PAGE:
By understanding IHR-associated costs, national leaders can better match resources to urgent priorities and plan for long-term sustainability of complex systems. This costing tool, in combination with the JEE and financing tools already available and currently in development, represents a significant step in helping national and international decision makers develop and implement practical plans to improve global health security.
1 ghscosting.org is best viewed and accessed using Google Chrome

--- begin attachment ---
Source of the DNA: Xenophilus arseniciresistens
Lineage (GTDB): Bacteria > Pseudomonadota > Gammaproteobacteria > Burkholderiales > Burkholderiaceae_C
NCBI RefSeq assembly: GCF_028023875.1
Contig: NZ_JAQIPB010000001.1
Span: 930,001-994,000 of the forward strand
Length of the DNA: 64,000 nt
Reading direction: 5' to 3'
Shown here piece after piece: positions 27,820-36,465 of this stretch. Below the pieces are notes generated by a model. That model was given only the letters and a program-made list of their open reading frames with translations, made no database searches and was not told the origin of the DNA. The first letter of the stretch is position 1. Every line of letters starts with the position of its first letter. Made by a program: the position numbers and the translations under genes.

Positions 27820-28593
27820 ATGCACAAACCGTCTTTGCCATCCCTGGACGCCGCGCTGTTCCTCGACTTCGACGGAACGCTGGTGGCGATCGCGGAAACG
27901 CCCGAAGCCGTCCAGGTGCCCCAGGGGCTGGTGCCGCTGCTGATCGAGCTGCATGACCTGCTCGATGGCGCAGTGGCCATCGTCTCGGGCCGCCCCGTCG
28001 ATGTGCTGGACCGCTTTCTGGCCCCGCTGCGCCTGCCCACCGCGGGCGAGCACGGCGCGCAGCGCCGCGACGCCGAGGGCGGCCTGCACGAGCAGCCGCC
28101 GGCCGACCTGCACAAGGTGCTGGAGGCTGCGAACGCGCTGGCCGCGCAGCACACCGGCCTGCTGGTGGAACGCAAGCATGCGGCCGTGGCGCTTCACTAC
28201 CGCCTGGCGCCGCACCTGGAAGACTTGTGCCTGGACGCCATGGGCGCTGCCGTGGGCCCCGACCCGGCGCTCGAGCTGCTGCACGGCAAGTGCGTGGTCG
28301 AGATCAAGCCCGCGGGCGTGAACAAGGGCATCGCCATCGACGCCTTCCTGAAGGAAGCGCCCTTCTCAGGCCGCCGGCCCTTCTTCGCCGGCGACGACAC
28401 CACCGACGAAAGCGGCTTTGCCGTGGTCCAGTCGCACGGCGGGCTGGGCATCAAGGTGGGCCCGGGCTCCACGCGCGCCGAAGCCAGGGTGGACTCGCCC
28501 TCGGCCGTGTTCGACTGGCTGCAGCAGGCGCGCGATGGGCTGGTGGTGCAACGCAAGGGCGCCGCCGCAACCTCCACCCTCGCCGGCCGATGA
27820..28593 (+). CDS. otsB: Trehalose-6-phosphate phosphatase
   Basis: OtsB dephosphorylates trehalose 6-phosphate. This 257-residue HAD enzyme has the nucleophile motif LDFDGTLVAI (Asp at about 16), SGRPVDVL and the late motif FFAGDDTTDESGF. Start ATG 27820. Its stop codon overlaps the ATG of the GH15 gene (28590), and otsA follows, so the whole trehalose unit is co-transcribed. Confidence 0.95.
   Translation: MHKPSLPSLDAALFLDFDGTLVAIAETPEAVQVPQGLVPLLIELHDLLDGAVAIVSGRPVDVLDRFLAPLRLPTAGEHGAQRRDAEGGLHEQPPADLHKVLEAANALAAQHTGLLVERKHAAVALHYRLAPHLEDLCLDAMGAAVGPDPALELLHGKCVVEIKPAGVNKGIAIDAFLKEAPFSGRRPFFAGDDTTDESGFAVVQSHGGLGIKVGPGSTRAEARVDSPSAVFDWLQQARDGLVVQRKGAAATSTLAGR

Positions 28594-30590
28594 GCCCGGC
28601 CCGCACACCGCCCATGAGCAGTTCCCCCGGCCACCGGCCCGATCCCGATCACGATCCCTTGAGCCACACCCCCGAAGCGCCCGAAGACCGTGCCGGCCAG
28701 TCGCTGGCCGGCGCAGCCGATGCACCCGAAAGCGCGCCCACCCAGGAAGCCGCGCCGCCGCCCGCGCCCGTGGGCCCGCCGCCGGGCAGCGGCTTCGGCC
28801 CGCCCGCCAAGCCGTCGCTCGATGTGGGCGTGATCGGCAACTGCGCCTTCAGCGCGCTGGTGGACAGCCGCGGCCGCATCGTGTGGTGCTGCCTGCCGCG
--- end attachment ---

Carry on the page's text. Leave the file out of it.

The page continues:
Acknowledgements: We thank the entire research team at the Center for Global Health Science and Security for their research support in developing the IHR costing tool. Initial research and tool development was supported by the U.S. Defense Threat Reduction Agency- Cooperative, Biological Engagement Program and the Department of State Biosecurity Engagement Program. The conceptual framework was strengthened through collaboration with the World Health Organization and its technical partners. Current efforts were supported by Open Philanthropy Project and Georgetown University Medical Center. We are grateful to partners and colleagues for their feedback and support of this project, including: the World Health Organization, the Centers for Disease Control and Prevention, the World Bank, McKinsey and Company, the GHSA Private Sector Roundtable, Tom Frieden, Peter Sands, Anas El Turabi, and Phil Saynisch.